Ines Banjari, Marija Dundović, Jadranka Karuza, Marina Ferenac Kiš, Milica Cvijetić Stokanović

Glasilo Future Volumen 6 broj 5-6 prosinac 2023. / Gazette Future Volume 6 number 5-6 Dec 2023

Objavljeno 31. prosinca 2023. godine. / Published on Dec 31, 2023.

ISSN 2623-6575 (Online)
UDK 63


Izvorni znanstveni rad (original scientific paper)


A grain of salt – a cross-sectional study on the consumption of foods containing iodine and sodium among adults from Croatia

Str./Pp. 01-12


Ines Banjari, Marija Dundović, Jadranka Karuza, Marina Ferenac Kiš, Milica Cvijetić Stokanović


Salt is the main dietary source of two important nutrients: iodine and sodium. Deficiency and excess of both minerals results in a number of adverse health effects. However, social media is full of misinformation regarding iodine’s role in thyroid diseases. The aim of this cross-sectional study was to determine the types of salt consumed and the consumption of foods naturally containing iodine in adults (19 to 69 years old), both genders, in charge of food shopping and/or meal preparation (N=220), in regard to their health status. Only women reported being diagnosed with Hashimoto’s thyroiditis (14.1 %) and having infertility issues (16.8 %). Sea salt is the most commonly used (62.7 %), followed by table salt (45.5 %) and Himalaya salt (29.5 %), with many using two or more types of salt simultaneously. Women diagnosed with thyroid disease were most likely to use only Himalaya salt. Foods naturally containing iodine cannot provide sufficient iodine due to low consumption; milk and dairy are consumed once a day, cheese 4 times a week, eggs 1.9 times a week, and saltwater fish 1.2 times a week. Seaweed, as the natural source with the highest content of iodine, is consumed by 5.9 % of the study participants (one has Hashimoto’s thyroiditis). Participants reported high consumption of salt-containing seasonings, and pre-packed, ready-to-eat meals, which contribute significantly to daily sodium intake. Consumption of foods naturally containing iodine is low, but some types of salt could significantly alter iodine’s consumption. More studies are needed to determine the exact dietary iodine consumption, especially in vulnerable populations.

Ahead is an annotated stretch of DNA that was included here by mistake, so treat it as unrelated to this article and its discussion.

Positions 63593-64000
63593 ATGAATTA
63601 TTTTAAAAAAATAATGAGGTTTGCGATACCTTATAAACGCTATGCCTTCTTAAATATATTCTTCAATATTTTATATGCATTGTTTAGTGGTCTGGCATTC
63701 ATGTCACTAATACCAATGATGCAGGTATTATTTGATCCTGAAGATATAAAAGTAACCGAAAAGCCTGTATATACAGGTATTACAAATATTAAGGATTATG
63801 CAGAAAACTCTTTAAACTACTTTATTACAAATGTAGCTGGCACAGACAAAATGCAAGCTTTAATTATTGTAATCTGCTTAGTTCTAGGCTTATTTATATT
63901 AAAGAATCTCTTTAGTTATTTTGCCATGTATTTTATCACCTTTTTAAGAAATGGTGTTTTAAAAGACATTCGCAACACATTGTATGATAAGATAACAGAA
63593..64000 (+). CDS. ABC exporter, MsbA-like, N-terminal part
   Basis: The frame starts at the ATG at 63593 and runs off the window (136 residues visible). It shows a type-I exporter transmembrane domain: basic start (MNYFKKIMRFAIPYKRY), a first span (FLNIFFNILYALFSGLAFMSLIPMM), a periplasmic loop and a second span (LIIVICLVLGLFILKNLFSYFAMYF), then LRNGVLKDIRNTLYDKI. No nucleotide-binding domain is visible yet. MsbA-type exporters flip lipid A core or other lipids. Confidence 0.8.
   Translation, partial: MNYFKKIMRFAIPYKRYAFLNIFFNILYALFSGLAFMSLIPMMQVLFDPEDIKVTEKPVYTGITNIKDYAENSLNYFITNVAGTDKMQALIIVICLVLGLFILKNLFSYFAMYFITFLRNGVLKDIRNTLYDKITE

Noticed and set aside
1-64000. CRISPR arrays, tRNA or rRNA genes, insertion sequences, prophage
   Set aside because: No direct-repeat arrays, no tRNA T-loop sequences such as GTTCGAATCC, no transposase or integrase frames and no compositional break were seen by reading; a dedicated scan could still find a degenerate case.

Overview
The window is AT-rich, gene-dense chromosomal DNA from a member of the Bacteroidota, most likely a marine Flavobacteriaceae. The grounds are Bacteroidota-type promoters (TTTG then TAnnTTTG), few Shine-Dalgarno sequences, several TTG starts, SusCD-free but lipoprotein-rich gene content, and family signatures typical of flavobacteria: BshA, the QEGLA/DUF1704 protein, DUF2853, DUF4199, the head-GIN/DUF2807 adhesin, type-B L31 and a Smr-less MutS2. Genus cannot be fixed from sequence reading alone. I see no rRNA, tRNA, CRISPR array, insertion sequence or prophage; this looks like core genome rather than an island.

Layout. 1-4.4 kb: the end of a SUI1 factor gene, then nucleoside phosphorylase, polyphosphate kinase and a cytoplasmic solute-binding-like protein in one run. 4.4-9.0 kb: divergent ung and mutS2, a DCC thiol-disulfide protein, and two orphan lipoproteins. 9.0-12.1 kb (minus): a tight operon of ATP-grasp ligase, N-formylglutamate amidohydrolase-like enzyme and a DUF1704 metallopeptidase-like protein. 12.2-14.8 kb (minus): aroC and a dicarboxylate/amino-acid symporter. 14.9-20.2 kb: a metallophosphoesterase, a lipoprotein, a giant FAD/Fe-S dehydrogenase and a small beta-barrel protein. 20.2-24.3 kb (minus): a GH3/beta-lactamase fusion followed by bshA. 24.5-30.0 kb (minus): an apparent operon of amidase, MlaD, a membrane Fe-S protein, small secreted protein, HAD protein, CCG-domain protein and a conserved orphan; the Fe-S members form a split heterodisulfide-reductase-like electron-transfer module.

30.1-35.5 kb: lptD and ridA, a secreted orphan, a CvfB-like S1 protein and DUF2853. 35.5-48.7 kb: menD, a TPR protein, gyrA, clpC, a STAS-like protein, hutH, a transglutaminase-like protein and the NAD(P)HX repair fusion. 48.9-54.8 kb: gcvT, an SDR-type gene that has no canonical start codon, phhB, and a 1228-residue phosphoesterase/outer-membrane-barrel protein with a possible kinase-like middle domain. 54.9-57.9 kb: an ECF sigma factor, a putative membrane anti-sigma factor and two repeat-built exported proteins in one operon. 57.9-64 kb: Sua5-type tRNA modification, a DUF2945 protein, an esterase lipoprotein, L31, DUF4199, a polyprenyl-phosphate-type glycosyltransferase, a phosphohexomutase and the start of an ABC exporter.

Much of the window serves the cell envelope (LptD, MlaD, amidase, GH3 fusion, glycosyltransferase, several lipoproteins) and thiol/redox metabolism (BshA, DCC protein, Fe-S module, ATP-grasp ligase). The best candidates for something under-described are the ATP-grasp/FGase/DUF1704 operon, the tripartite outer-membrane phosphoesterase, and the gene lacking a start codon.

Key words: iodine, sodium, thyroid diseases, dietary sources, salt.




Banjari, I., Dundović, M., Karuza, J., Ferenac Kiš, M., Cvijetić Stokanović, M. (2023). Naslof ~ Tajtl. Glasilo Future, 6(5-6), 01-12.